Upstart technology firm Ouya (pronounced OOO-yah) isdeveloping an under-$100 video game system that connects to the TV, a $16 billion market that has traditionally been owned by Microsoft, Nintendo and Sony and the big-budget titles designed for their consoles.
Its new game console, which will use a customized, open Android-based operating system for high-definition video games, could provide the first direct-to-market pathway for independent developers to bring the nextAngry Birds and Temple Run to the TV.
About the size of a Rubik’s cube, the Ouya system is smaller than traditional consoles but the controller is comparable in size to current models. Features include buttons, two joysticks, a directional pad and a touch pad.
Consumers will have access to an online store — similar to the Android Market and Apple App Store— that is full of games, each of which must have a trial portion that is playable for free. “After that trial, it is entirely up to the developer” how they want to make money from the consumer — for example, though full downloads, subscriptions or in-game purchases, says CEO Julie Uhrman. “We are just tired of gamers spending $60 for a (console) game and feeling cheated.”
Online and mobile game sales make up a growing portion of the $60 billion global games industry and next year may surpass console and PC games spending, estimates consulting firm PricewaterhouseCoopers,
“We wanted to come up with an idea that really leveraged where the growth in gaming was and bring it to the television,” says Uhrman, a games industry veteran who previously worked at online game rental company GameFly, IGN.com and Vivendi Universal. “We think it is pretty disruptive.”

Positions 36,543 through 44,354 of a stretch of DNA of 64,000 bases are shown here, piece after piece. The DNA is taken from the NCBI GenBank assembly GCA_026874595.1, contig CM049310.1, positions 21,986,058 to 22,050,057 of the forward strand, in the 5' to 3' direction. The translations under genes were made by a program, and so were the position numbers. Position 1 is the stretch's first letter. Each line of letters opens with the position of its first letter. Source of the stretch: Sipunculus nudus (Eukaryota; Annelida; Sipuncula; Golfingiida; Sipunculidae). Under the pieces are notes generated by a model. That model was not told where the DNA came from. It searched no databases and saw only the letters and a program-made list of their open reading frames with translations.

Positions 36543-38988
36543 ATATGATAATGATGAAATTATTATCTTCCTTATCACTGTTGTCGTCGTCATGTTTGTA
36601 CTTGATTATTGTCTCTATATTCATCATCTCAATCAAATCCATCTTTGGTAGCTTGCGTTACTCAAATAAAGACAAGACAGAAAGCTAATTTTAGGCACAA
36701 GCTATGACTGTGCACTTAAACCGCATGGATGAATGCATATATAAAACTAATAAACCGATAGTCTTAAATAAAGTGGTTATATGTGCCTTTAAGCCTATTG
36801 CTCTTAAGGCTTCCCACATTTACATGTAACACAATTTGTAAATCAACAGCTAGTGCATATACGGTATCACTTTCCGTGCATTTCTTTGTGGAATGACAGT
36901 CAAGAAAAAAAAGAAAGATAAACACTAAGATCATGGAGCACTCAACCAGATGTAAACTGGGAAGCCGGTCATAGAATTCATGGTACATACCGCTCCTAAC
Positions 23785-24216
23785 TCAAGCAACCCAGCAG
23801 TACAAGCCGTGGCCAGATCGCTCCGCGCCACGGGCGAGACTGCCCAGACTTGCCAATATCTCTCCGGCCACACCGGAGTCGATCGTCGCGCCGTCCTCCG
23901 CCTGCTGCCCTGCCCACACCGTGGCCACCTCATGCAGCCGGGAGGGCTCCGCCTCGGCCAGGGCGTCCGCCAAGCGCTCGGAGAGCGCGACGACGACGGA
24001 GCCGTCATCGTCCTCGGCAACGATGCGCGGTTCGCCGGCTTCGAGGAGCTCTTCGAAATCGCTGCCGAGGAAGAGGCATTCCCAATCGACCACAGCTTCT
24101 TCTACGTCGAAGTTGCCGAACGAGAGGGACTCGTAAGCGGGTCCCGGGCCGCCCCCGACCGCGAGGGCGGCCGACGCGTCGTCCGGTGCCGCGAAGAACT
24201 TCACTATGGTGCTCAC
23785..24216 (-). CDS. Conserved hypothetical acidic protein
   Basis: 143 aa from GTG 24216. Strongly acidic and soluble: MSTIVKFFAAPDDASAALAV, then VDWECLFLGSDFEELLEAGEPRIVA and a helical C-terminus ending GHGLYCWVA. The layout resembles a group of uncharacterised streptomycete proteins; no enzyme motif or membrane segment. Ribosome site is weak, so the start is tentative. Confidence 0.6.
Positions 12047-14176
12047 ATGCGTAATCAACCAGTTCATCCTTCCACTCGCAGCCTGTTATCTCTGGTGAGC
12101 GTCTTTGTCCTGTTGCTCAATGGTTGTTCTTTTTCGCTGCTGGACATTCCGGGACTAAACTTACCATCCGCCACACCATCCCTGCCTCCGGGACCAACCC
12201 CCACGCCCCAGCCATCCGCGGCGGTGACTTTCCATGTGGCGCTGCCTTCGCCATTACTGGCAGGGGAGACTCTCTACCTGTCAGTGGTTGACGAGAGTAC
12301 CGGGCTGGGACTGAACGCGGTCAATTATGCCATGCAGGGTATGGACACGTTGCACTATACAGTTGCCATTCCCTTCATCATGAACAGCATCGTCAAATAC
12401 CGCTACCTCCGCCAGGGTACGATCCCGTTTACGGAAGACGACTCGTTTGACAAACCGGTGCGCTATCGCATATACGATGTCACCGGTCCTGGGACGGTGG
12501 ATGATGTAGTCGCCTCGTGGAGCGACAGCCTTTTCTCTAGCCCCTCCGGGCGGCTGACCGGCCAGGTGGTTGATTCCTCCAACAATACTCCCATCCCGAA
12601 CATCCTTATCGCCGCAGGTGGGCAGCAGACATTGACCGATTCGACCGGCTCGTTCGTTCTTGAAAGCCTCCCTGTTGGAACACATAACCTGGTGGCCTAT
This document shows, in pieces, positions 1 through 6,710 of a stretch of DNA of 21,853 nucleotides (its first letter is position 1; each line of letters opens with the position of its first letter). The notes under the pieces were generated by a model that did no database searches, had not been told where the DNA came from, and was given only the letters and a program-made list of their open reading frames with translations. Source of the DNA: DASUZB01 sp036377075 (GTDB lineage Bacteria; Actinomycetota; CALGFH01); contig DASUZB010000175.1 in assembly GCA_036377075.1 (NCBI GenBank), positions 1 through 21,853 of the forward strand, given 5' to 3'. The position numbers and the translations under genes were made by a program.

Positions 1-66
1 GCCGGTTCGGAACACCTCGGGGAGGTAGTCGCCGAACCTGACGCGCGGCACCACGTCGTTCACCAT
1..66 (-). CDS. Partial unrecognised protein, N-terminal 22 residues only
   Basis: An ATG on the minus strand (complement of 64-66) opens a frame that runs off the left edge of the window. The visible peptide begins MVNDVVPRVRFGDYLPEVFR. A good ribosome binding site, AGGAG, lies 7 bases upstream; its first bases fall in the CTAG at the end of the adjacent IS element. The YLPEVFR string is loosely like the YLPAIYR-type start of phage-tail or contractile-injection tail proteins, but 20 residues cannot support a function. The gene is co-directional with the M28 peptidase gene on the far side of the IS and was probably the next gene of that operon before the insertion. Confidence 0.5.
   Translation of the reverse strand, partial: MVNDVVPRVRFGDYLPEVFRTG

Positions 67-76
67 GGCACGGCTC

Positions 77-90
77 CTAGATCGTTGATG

Current investors have staked Ouya enough for the company to develop working console and controller prototypes. Ouya begins a funding campaign today to raise $950,000 on Kickstarter.com for further product development. Ouya’s plan is to have its system available in the first quarter of 2013.
Minecraft developer Markus “Notch” Persson plans to deliver an updated version of his hit game for the console. Ouya hopes to appeal to hard-core gamers and casual players, as well.
The sub-$100 price could perhaps drive Microsoft and Sony to drop prices on their systems, says Wedbush Securities analyst Michael Pachter. “Ouya could hit a sweet spot with gamers.”
But open-source developed games are “not going to push Call of Duty or Madden aside,” says Mike Vorhaus of consulting firm Magid Advisors. “I think there is going to be a lot of interest and experimentation.”
Developers who donate $699 on Kickstarter get a console, two controllers and a game development kit. They will keep 70% of game revenues; Ouya gets 30% — typical of online and mobile game models.
“It is still super complicated to bring games to the living room, which is one of the reasons we are seeing all the growth move to mobile platforms,” Uhrman says. “Some really high-profile developers are leaving their shops and going to mobile. It shouldn’t have to be this way.”
Source: USA Today